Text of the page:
The Broncos only have six picks in this year’s draft and will have limited cap space by the time the new league year opens in less than two weeks. They have 12 of their own players, including Cushenberry, who are about to hit unrestricted free agency and can’t afford to bring them all or even most of them back. So it should come as no surprise the Broncos are already signaling that a big portion of their plan for improvement in 2024 will be preparing players who have seen the field infrequently to this point for much bigger roles.

Still, the plan requires a bit of blind faith, at least from outside observers, given how little was seen from the class last season.


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Can Forsyth, a seventh-round pick out of Oregon last year, seamlessly step into a starting center role after spending all of last season on the scout team? Can Riley Moss, the third-round pick in 2023 whose contributions were largely limited to special teams, become a permanent solution at the starting cornerback spot opposite Pat Surtain II? Can Drew Sanders, the third-round pick who began his rookie season as an inside linebacker, become a permanent contributor on the edge after moving there midway through last season? Will Marvin Mims Jr., who earned a Pro Bowl nod as a rookie for his work as a returner, find a bigger role as a receiver in his second year?

“I really think the only thing that really stopped his progress as a receiver was us and trying to find roles,” Payton said at the combine. “He’s playing the same position as Jerry (Jeudy). I think you’re going to see a lot of growth with this player. He’s tough, he can run and we’re certainly excited that we have him. I think the key is for us — and I say us as coaches in game planning — is evolving. Every time we’ve kind of put his name on a certain play, he hasn’t disappointed. That doesn’t mean the ball always went to him, but the point I’m making is I think his progress was hampered a little bit more with the depth in the room, in what we were able to do and sometimes trying to balance that out. I think we’ll see that expand.”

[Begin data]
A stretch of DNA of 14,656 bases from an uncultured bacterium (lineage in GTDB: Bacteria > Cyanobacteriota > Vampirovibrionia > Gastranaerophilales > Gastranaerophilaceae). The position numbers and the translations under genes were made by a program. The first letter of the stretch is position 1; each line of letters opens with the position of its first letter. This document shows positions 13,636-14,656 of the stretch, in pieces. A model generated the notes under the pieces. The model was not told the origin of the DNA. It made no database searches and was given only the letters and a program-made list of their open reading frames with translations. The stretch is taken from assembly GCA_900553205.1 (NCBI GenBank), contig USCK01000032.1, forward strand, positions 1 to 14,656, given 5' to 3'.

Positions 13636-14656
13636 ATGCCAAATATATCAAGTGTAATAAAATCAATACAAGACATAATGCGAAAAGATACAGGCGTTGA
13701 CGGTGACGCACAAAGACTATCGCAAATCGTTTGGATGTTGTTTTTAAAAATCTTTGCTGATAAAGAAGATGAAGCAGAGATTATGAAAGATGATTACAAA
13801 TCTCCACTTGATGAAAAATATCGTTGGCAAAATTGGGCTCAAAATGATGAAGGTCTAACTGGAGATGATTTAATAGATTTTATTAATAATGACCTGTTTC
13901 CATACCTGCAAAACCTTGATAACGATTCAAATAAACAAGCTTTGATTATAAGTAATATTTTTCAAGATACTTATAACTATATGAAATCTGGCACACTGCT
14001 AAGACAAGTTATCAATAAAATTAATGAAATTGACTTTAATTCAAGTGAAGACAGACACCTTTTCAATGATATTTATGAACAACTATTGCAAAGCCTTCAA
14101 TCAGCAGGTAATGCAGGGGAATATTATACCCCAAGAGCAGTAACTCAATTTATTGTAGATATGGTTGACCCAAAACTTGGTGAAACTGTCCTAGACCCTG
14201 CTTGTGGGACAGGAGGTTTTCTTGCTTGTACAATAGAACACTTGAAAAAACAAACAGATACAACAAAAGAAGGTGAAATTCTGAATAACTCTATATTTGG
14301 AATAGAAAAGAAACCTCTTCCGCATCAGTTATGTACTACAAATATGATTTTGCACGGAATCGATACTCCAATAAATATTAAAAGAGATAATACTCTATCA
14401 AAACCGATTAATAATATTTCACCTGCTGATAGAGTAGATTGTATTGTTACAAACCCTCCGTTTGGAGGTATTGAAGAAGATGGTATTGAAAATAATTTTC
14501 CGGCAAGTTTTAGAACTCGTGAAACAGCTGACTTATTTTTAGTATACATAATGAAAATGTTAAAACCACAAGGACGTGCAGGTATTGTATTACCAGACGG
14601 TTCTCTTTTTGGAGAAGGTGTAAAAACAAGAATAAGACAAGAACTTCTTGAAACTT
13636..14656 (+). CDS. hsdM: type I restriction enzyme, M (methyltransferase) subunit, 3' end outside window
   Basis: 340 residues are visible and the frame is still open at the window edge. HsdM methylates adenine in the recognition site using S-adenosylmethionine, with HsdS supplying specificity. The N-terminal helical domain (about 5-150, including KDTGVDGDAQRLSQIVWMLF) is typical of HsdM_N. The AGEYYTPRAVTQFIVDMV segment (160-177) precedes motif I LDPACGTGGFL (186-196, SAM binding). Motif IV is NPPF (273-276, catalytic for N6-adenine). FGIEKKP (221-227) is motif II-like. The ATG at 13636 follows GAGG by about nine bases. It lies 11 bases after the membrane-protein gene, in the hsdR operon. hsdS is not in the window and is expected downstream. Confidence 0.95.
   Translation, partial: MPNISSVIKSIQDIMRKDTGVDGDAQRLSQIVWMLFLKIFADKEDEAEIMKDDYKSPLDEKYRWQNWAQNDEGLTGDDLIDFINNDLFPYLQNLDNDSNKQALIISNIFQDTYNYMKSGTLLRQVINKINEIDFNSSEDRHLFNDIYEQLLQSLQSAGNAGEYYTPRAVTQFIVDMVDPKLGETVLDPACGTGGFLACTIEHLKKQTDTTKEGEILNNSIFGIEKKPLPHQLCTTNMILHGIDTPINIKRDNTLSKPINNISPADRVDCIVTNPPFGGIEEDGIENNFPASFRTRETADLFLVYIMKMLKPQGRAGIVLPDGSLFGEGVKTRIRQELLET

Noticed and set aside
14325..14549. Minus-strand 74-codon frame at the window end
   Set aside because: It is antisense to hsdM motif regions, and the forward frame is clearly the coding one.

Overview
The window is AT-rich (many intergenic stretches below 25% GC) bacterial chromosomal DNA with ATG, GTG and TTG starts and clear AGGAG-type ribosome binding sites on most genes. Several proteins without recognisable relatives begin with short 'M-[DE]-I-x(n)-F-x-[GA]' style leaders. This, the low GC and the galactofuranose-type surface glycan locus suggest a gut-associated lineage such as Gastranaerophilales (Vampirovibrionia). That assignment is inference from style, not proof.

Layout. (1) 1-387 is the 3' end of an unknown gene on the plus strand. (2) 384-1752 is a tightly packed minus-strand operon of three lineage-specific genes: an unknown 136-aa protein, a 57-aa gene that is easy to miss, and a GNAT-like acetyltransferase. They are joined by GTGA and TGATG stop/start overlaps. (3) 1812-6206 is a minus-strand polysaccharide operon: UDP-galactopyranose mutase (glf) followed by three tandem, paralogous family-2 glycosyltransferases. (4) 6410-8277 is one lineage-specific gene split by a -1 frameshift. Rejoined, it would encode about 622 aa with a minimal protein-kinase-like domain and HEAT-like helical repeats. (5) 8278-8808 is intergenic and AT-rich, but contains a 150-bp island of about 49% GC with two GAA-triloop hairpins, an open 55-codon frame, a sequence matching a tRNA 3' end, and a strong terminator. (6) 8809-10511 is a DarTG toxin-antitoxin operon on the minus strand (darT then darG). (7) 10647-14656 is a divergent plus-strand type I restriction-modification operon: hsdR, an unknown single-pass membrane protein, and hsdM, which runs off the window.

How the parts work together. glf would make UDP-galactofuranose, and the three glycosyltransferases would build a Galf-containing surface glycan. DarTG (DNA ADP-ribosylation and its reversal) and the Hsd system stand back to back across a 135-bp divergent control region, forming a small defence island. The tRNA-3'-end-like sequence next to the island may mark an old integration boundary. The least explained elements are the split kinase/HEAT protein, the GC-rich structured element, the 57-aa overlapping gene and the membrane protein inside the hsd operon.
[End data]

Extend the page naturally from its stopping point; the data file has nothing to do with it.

The way the Broncos are mapping out their offseason, evolution with their second-year players will be critical to their hope of competing in the AFC West.

Big financial decisions loom

The choice of whether to pick up Surtain’s fifth-year option of $19.8 million before the deadline in early May will be “one of the easiest decisions we make,” Paton said this week.

Surtain, the No. 9 pick by the Broncos in the 2021 draft, has already been named to the Pro Bowl twice and was a first-team All-Pro in 2022. Paton said the star cornerback “is going to be here,” which means the option figure, which represents a fully guaranteed salary in 2025, could simply be the placeholder for an eventual long-term deal. Discussions in that department, Payton said, are still a way off given that Denver is focusing on cementing its free-agent plan and will then be turning to the draft, but it is a big-ticket item on the horizon.

The more pressing questions center on how the Broncos will become cap-compliant by the start of free agency’s so-called soft opening March 11, when teams can begin negotiating contracts with the agents of outside players. Denver is $16.4 million over the salary cap, according to a projection by Over the Cap. They not only need to close that gap but also account for the additional space needed to sign free agents and then a draft class. Payton said the Broncos are due to have meetings with ownership Tuesday and Wednesday, the final step in cementing the offseason spending blueprint. From there, a wave of cuts, contract restructures, trades and other financial maneuvers will begin.


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Paton gave a window into how the Broncos will decide which contracts will be worth restructuring, a process that not only provides immediate salary-cap relief but also extends the future financial commitment with a player.

“You just look at the contracts we have,” Paton said. “In the players, some of the veterans we have make more sense than others. You don’t want to mortgage the future, so some you don’t have to mortgage as much. Really, it’s the player, it’s the youth, do you feel like they’re going to be there a while? Those are the ones maybe you go to, and I’m not sure we’re going to do that or not, but we do have that flexibility.”


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Wide receiver Tim Patrick, who missed each of the past two years with injuries, will be a source of cost savings because he has a $15.6 million cap hit scheduled next year with no guaranteed money, and the Broncos would save $9.5 million by releasing him. The Broncos could instead come to terms with Patrick on a new deal that pays closer to the veteran minimum, but either way, significant cap savings will result from a change to the veteran’s contract. Other veterans with eight-figure cap figures in 2024 and no guaranteed money left include defensive tackle D.J. Jones, safety Justin Simmons and left tackle Garett Bolles. Whether it’s through extensions, trades or restructures, those veteran contracts could also be prime avenues for the Broncos to create more immediate cap space.

There are always some surprise transactions before a new league year begins. Consider the Broncos a team to monitor in that department.

(Top photo: Kirby Lee / USA Today)

2024-03-02 18:56:43